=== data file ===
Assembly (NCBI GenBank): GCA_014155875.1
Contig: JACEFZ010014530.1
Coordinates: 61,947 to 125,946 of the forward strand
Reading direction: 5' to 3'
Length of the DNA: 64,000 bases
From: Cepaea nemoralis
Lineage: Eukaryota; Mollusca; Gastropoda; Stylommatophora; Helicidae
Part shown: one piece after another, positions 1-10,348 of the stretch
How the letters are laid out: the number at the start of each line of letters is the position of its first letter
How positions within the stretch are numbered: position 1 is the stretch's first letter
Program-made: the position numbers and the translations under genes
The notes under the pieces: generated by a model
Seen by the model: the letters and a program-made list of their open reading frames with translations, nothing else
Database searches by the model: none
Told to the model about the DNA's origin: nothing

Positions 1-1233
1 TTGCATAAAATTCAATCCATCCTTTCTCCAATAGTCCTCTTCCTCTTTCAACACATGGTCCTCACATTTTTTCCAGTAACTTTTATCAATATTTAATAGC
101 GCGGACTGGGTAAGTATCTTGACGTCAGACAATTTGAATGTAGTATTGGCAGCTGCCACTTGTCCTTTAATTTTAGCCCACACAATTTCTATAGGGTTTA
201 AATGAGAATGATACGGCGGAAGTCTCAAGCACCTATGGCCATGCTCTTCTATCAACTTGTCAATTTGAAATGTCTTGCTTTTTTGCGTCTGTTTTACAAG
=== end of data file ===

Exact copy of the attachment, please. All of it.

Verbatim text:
Assembly (NCBI GenBank): GCA_014155875.1
Contig: JACEFZ010014530.1
Coordinates: 61,947 to 125,946 of the forward strand
Reading direction: 5' to 3'
Length of the DNA: 64,000 bases
From: Cepaea nemoralis
Lineage: Eukaryota; Mollusca; Gastropoda; Stylommatophora; Helicidae
Part shown: one piece after another, positions 1-10,348 of the stretch
How the letters are laid out: the number at the start of each line of letters is the position of its first letter
How positions within the stretch are numbered: position 1 is the stretch's first letter
Program-made: the position numbers and the translations under genes
The notes under the pieces: generated by a model
Seen by the model: the letters and a program-made list of their open reading frames with translations, nothing else
Database searches by the model: none
Told to the model about the DNA's origin: nothing

Positions 1-1233
1 TTGCATAAAATTCAATCCATCCTTTCTCCAATAGTCCTCTTCCTCTTTCAACACATGGTCCTCACATTTTTTCCAGTAACTTTTATCAATATTTAATAGC
101 GCGGACTGGGTAAGTATCTTGACGTCAGACAATTTGAATGTAGTATTGGCAGCTGCCACTTGTCCTTTAATTTTAGCCCACACAATTTCTATAGGGTTTA
201 AATGAGAATGATACGGCGGAAGTCTCAAGCACCTATGGCCATGCTCTTCTATCAACTTGTCAATTTGAAATGTCTTGCTTTTTTGCGTCTGTTTTACAAG